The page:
Blair faces rural revolt over 'right to roam'

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The Independent Online
Controversial proposals to compel landowners to let the public roam over "forbidden" countryside are now on the Prime Minister's desk.

The proposals, requiring access to hundreds of thousands of acres of Britain's most beautiful landscape, are bound to start a new row between the Government and some of the country's wealthiest aristocrats.

A landowner revolt over the "right to roam" is likely to dwarf the dispute over fox-hunting. The Government is expected to meet furious opposition in the House of Lords at the very time that ministers are trying to reform it.

Fear of delays caused byresistance in the upper chamber has already given the Cabinet second thoughts about supporting the anti-hunting Bill, but it would find it extremely hard to back away from the access provisions as they fulfil an election promise repeatedly reaffirmed by ministers and described only last week as "an absolute priority".

The plans, detailed in a consultation paper drawn up by environment ministers, may also open up tensions among greens between ramblers pressing for access and conservation groups which fear that walkers may disturb rare wildlife.

They establish a "right to roam" across mountain, moorland and commonland in England and Wales (despite its name, there are only rights of access to about one-fifth of the country's 1.3 million acres of commonland). North of the border the issue will be left to the Scottish Parliament, after devolution.

No compensation will be paid to landowners, though they are demanding up to pounds 2bn for opening up their property and taking down the "Keep Out" signs, but they will be entitled to levy a small charge for the use of any car parks or other facilities they put in to accommodate walkers.

Ministers have decided not to extend the right to roam to woodland, riverbank, cliffs or foreshore; but they could yet be persuaded, during the three- month consultation period, to include heathland and downland, which takes the place of mountain and moorland in the landscape of southern England and the Midlands.

The proposals - promised by Mr Blair before the election - now only await his go-ahead before being published. Environment ministers will have a Bill ready within a year, and are pressing for it to be included in the 1998 Queen's Speech.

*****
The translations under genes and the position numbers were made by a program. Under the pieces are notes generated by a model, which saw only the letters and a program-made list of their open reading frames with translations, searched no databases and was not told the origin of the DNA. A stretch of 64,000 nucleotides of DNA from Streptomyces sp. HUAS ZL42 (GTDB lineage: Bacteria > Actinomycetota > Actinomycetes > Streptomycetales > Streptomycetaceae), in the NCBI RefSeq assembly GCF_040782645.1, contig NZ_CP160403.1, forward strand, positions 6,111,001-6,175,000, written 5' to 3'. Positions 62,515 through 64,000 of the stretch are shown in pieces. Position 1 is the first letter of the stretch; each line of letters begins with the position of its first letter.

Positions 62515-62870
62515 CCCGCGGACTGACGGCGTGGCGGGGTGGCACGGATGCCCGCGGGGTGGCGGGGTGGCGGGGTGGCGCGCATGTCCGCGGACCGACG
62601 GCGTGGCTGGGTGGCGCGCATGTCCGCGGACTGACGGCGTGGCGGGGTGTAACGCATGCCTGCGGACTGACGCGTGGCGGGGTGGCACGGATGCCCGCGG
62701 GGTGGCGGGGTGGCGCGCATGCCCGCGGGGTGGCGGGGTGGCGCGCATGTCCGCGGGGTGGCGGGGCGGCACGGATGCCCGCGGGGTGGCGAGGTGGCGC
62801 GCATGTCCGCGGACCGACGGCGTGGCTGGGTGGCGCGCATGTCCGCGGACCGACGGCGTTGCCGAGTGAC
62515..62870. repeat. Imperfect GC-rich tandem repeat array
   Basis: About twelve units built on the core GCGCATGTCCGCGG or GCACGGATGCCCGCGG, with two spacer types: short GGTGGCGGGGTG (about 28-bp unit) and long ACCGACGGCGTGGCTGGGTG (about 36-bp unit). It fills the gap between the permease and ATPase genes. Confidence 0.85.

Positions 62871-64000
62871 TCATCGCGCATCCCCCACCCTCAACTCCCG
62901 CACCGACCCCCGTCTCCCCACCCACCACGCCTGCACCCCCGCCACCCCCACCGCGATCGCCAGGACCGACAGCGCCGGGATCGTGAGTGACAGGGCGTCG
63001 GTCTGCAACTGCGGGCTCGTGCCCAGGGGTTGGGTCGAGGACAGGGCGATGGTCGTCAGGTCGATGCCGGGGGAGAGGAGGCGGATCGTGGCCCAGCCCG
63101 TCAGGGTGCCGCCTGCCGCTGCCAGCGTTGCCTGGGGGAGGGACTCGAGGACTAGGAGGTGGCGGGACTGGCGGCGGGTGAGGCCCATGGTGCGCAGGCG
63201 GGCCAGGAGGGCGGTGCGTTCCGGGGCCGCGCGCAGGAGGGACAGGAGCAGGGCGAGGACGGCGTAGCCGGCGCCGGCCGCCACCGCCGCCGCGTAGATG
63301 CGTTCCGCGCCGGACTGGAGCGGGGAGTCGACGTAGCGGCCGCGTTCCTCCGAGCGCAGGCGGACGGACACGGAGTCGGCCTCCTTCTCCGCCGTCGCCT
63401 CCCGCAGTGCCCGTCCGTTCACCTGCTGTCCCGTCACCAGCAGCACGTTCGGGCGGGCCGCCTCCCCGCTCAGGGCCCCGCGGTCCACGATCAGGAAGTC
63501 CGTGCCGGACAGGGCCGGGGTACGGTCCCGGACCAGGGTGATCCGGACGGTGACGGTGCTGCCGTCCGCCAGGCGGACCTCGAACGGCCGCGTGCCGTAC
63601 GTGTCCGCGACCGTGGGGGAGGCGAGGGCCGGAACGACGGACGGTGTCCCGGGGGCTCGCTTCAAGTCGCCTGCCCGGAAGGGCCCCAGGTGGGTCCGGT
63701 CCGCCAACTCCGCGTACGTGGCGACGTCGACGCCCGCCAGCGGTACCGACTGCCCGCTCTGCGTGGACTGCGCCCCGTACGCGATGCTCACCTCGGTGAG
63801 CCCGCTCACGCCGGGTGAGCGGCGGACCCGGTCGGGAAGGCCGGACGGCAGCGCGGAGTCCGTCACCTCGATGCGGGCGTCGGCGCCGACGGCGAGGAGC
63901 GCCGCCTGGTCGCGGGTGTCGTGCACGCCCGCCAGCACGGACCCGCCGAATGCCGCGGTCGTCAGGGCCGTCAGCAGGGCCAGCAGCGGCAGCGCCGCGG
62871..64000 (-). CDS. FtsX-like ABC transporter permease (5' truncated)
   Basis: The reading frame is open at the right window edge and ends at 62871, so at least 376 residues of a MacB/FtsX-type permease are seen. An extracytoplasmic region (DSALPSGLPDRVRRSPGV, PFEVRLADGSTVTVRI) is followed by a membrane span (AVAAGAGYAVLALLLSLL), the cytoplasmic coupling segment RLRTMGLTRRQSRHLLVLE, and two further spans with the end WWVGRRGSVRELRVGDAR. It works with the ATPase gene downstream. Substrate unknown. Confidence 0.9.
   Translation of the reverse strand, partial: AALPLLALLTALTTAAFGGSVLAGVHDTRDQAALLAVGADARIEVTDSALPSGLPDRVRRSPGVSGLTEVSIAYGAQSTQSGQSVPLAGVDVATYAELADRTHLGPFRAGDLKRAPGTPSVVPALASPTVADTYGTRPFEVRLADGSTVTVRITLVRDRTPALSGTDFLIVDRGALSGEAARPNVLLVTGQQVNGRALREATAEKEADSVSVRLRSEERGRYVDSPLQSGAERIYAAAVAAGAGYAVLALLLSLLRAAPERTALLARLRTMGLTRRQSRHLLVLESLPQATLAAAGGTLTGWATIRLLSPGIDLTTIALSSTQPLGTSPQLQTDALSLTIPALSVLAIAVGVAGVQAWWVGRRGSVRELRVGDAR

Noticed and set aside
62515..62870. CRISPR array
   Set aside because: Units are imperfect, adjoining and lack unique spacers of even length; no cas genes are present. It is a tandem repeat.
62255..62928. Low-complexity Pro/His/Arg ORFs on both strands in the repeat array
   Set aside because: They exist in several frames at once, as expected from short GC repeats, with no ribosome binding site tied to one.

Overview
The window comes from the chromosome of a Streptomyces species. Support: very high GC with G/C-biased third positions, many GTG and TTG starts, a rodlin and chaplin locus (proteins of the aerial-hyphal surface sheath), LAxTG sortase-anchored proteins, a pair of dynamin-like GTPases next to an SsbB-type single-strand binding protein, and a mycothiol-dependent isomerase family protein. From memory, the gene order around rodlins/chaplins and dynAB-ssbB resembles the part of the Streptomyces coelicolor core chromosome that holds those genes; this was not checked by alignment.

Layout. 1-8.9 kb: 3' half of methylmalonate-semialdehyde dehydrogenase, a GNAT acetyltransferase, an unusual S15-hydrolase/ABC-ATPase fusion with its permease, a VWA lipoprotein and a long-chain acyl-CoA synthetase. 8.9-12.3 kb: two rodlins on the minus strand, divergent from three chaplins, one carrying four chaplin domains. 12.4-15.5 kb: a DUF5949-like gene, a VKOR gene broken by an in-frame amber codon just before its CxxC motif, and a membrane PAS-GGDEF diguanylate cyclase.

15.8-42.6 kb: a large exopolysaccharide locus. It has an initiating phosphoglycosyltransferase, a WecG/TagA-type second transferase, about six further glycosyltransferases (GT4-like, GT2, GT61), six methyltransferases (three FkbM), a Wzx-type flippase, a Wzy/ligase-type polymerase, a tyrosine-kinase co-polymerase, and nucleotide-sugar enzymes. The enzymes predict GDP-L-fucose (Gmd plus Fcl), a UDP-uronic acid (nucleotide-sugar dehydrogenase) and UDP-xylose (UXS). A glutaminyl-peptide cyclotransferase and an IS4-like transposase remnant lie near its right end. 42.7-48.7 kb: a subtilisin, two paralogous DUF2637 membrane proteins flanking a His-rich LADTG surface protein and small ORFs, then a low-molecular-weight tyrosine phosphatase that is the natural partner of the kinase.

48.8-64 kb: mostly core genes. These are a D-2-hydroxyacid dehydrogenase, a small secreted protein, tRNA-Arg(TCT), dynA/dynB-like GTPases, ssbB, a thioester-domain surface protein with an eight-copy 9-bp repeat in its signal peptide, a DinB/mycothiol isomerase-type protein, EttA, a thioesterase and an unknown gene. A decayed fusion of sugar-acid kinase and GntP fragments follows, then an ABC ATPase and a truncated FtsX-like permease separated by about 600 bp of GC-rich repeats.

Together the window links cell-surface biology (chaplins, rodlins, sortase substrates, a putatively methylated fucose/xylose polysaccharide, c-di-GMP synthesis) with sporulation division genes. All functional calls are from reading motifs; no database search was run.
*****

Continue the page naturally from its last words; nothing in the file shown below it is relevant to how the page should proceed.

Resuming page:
Battle lines are already being drawn. David Beskine, assistant director of the Ramblers' Association, which has campaigned for the measure for decades, says: "This strikes at the very heart of the landed aristocracy."

Among those affected are the Duke of Westminster, one of Britain's wealthiest men, who allows free access to only one-tenth of his 25 square mile tract of beautiful countryside in Lancashire's Forest of Bowland.

The duke is a director of the Countryside Movement, headed by Lord Steel, which opposes the right to roam, and bailed it out of financial difficulties with a pounds 1m, interest-free, unsecured loan. The duke's Grosvenor Estate said yesterday that free access "would make life difficult for us in managing the estate". It described it as "an emotive issue" and predicted resistance in the Lords.

The Country Landowners Association (CLA) warned of "an incredible amount of opposition" from its members, who "feel incredibly strongly on this issue". Other prominent landowners likely to be hit include Earl Peel, another director of the Countryside Movement, Lord Savile who owns moorland above Hebden Bridge, and Sir Arthur Milbank, a big North Yorkshire landowner who heads the Moorland Association which is even more opposed to thelegislation than the CLA.

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